• First, purchasers of financial- and investment-planning services today are not the same as those who purchased these services 15 or 20 years ago. They are much more knowledgeable about financial matters. They expect their advisors to know what they’re talking about and are much less forgiving when their advisors make mistakes.
  • Second, depending on your target market, you may quickly find yourself bringing on clients with seven-figure investment portfolios. They’ve been working for decades and now as baby-boomers are looking to move into retirement. Consequently, they can be sitting on substantial investment portfolios. Make a mistake in how you manage their hard-earned money or forget to do something important, and you will likely face an unhappy, litigious client.
  • Third, as baby-boomer portfolios have increased over the decades, a cottage industry of lawyers and law firms has formed to seek out financial-advisor clients who believe they’ve been wronged. In fact, a common marketing strategy of such firms is to get the names of advisors that FINRA or  the SEC have sanctioned and then blast them all over the Internet to recruit potential plaintiffs. Bottom line: the RIA marketplace has become much more legally treacherous over the last decade.
  • Fourth, RIAs often assume lawsuits will never happen to them because they’ve never been sued before. This is a cognitive bias called “the gambler’s fallacy.” Here, RIAs falsely believe the odds that something happened (or didn’t happen) in the past will determine the odds of it happening (or not happening) in the future. So if they never got sued, they never will. Clearly, this is a serious cognitive error that can have devastating financial consequences for a new RIA.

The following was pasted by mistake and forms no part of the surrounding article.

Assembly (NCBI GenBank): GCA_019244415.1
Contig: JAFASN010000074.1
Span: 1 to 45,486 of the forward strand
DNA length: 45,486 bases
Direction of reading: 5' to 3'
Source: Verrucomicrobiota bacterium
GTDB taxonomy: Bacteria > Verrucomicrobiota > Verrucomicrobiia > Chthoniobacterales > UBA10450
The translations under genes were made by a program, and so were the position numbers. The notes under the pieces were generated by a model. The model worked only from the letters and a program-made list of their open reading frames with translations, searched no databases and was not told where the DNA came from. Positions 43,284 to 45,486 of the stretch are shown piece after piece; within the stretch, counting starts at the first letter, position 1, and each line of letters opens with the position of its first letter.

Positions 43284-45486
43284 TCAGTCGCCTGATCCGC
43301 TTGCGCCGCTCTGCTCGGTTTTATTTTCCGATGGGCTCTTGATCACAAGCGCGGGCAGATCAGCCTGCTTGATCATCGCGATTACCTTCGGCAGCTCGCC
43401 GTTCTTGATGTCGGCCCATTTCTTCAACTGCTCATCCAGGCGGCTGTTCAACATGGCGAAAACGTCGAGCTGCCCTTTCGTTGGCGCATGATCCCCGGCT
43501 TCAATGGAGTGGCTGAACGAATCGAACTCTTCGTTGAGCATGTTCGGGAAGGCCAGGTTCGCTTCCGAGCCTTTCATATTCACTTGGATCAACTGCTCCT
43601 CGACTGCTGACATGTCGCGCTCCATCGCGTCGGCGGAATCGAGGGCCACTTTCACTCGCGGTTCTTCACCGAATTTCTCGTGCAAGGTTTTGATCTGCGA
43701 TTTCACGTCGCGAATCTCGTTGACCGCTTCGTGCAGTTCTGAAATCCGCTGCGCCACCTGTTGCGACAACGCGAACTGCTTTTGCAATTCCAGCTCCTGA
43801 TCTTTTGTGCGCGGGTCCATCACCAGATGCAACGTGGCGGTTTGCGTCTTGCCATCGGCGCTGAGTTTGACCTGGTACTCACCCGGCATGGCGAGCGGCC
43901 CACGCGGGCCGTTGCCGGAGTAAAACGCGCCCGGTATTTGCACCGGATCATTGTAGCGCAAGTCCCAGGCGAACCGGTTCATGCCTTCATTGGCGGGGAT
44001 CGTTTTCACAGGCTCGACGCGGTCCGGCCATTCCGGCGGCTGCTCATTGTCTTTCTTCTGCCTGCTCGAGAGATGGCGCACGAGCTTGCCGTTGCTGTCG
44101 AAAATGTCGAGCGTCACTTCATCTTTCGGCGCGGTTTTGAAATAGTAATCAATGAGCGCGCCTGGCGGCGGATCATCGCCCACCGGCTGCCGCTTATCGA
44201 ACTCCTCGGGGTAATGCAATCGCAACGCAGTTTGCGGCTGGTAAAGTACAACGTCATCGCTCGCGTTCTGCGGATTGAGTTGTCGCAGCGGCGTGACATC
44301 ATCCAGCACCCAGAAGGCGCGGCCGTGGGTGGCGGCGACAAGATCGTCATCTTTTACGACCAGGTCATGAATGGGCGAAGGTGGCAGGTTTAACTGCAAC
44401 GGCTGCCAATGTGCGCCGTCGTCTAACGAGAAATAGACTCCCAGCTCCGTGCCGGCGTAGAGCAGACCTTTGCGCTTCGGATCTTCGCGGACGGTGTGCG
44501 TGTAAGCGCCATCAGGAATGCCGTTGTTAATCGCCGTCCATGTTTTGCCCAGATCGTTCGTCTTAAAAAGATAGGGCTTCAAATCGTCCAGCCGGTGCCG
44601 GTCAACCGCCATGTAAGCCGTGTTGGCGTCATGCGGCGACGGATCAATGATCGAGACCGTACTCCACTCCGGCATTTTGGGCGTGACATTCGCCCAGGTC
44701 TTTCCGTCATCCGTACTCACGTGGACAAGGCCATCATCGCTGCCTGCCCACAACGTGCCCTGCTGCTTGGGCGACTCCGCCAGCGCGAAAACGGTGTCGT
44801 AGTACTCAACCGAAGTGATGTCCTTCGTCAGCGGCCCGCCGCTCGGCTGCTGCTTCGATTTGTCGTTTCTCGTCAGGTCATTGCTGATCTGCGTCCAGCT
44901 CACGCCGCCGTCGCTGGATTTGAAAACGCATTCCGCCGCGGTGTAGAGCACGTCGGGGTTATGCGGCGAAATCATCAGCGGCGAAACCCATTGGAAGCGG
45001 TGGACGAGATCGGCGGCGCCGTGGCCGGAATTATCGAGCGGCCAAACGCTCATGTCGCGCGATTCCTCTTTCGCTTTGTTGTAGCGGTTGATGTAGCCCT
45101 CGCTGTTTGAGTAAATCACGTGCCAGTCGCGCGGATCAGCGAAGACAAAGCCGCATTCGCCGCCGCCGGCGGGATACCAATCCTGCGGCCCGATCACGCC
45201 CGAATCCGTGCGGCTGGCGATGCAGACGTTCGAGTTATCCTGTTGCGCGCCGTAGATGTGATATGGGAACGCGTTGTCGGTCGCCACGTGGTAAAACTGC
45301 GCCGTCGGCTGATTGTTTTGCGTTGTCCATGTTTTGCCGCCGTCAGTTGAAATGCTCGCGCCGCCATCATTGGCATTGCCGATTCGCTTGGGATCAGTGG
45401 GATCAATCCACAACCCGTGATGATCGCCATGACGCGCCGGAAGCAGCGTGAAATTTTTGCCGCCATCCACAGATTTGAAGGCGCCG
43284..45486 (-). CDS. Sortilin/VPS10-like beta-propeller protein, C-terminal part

• Fifth, as a new registered investment advisor, you may not be fully aware of the many ways an RIA can make mistakes, harming a client who then brings suit. You might breach your fiduciary duty, which is among the most frequent causes of RIA lawsuits, or recommend what turns out to be an unsuitable investment. Or you might innocently misrepresent the features or impact of an investment strategy or transaction, creating losses for your client. Then there are a host of negligence-related errors that can harm your new RIA firm. They might range from incorrectly executing a trade or falling for an Internet fraudster who wants you to wire your client’s money to him (who’s operating unbeknownst to you from an office in Nigeria). Then, as often happens, you might get sued just because a client is angry the stock market tanked, reducing her portfolio’s value.